“Failure to grant this stay will result in irreparable harm to the public interest, the functioning of the border, the sustainability of the Canadian asylum system and the services and resources that support claimants in Canada,” the government says.

According to Ottawa, all levels of governments are already struggling to provide services to the 56,515 asylum seekers who skirted the safe third country restrictions by crossing “irregularly” into Canada between official land ports of entry from 2017 to 2019.

“An additional influx would further strain those already stretched systems and resources,” the government cautions, adding that the surge will create further “negative ripple effects and backlogs” in the overall immigration and refugee protection scheme.

“There is a strong public interest in affording Canada control of its borders to regulate the flow of persons and goods and to ensure the orderly processing of claims between Canada and the USA.”

However, the respondents, also including the Canadian Council for Refugees and the Canadian Council of Churches, argued that the lower court’s finding is already “tantamount” to a determination that the Canada-U.S. agreement is not in the public interest.

They said the government’s assertions of irreparable harm to the asylum system and services for claimants in Canada are based not on evidence but on a series of speculative claims by officials at the immigration department and Public Safety Canada.

The pandemic has actually made the conditions worse for asylum seekers, they argue. As of Oct. 6, the U.S. Immigration and Customs Enforcement reported 6,387 confirmed COVID-19 cases in custody, including eight COVID-19-related deaths of detainees.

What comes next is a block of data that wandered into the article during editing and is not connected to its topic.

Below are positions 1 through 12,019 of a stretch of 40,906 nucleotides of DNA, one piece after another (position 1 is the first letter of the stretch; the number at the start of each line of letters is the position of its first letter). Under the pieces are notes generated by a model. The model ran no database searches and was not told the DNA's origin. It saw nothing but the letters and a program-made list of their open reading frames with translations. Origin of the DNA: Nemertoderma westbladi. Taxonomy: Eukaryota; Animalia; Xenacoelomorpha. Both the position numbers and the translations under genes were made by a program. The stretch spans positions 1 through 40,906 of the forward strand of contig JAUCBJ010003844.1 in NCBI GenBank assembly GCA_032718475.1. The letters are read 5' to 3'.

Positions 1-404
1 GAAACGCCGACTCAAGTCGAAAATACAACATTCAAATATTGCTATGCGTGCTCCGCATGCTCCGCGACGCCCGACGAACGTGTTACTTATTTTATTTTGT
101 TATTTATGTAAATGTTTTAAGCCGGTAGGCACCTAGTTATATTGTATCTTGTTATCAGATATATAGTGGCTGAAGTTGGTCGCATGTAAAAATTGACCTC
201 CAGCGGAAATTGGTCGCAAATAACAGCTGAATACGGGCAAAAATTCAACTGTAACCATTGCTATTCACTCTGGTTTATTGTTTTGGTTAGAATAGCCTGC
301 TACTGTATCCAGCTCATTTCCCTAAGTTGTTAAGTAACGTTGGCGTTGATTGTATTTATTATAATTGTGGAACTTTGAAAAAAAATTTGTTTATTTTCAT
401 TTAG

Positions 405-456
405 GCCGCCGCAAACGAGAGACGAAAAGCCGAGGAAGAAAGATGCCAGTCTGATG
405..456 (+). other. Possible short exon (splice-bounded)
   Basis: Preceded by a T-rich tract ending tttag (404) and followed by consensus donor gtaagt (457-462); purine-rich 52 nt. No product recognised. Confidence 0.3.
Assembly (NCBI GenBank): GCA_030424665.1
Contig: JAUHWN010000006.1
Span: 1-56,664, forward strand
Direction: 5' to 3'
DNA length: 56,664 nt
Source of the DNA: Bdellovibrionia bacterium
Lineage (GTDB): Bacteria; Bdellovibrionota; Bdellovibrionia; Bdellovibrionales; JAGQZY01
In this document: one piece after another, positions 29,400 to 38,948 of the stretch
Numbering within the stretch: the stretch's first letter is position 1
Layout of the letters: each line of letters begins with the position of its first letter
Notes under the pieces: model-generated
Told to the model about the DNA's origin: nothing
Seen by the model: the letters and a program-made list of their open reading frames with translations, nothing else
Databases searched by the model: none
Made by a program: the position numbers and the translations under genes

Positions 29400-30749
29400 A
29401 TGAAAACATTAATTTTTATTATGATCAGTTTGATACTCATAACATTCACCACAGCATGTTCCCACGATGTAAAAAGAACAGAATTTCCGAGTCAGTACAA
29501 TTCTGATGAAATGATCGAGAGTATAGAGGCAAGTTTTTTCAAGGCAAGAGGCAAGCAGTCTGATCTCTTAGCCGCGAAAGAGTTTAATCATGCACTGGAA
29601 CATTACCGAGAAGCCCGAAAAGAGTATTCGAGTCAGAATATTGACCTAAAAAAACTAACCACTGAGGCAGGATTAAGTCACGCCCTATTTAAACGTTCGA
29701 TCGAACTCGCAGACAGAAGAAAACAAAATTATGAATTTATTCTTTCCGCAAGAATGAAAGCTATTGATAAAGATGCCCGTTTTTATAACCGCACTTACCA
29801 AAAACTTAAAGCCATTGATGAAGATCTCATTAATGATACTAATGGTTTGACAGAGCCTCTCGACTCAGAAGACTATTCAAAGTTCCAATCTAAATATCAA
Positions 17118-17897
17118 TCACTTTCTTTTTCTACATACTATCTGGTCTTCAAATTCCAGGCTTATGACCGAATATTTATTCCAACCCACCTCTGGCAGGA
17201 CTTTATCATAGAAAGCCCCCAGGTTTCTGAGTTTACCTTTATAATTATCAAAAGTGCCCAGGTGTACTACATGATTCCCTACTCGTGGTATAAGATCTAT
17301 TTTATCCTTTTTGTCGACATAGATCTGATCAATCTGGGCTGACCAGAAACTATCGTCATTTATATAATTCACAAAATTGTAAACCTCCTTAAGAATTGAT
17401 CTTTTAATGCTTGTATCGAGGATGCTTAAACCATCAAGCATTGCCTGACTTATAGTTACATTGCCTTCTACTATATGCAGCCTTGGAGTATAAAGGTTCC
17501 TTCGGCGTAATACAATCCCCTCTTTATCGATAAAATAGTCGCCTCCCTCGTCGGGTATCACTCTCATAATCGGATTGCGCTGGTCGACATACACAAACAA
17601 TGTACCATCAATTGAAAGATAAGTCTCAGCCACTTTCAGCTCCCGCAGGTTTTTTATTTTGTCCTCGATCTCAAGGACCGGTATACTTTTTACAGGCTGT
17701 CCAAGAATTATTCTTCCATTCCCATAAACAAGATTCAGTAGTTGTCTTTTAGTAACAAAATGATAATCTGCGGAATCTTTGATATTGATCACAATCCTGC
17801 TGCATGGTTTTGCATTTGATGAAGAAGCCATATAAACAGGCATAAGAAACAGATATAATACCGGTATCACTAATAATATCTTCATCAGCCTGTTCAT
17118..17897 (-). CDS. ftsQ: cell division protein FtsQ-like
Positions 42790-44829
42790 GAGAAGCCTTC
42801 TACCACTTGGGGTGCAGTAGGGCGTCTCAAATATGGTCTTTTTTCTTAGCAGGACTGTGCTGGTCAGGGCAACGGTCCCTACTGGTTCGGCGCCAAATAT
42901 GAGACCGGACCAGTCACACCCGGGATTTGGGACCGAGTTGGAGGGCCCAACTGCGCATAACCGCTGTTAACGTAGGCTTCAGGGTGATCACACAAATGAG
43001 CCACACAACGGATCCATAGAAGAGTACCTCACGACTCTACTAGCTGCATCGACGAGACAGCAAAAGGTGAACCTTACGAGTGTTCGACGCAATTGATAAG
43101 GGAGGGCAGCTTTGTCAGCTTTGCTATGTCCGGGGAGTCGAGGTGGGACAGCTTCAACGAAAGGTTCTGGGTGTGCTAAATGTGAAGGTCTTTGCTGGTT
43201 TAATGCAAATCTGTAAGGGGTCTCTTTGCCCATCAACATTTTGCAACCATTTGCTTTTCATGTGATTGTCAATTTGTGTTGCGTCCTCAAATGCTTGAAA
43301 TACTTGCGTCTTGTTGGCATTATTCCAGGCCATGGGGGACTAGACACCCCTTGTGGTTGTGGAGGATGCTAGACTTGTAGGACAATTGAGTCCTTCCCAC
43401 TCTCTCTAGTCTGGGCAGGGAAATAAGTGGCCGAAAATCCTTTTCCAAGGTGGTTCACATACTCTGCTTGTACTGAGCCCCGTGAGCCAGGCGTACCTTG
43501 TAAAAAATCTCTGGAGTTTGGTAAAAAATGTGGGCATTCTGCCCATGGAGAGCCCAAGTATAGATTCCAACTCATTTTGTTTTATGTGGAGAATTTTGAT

“The appellants’ suggestion that COVID-19 makes it more difficult to predict ‘asylum intake volumes’ is misleading. While the pandemic is unprecedented, its effect on ‘asylum intake volumes’ is clear: it is dramatically suppressing the number of new refugee claims,” said the respondents in their submissions.

“It is simply harder and more dangerous to travel during the pandemic, and travel to Canada is far more restricted.”

The NDP’s immigration critic Jenny Kwan agrees.

“By appealing the court ruling, the federal Liberals are saying they’d rather let people seeking the safety of asylum here in Canada suffer under Donald Trump’s rules, than stand up for human rights and Canadian values,” said Kwan, who is also the MP for Vancouver East.

“Instead of accepting the court’s ruling and terminating the agreement, they have chosen to double down on turning back asylum seekers to a country that has a policy of separating children from their parents without any way of reuniting them,” she added. “It’s a heartless and shameful act. It’s un-Canadian.”

Source: Federal government asks court to keep Canada-U.S. pact to prevent ‘influx of refugee claimants’

About Andrew
Andrew blogs and tweets public policy issues, particularly the relationship between the political and bureaucratic levels, citizenship and multiculturalism. His latest book, Policy Arrogance or Innocent Bias, recounts his experience as a senior public servant in this area.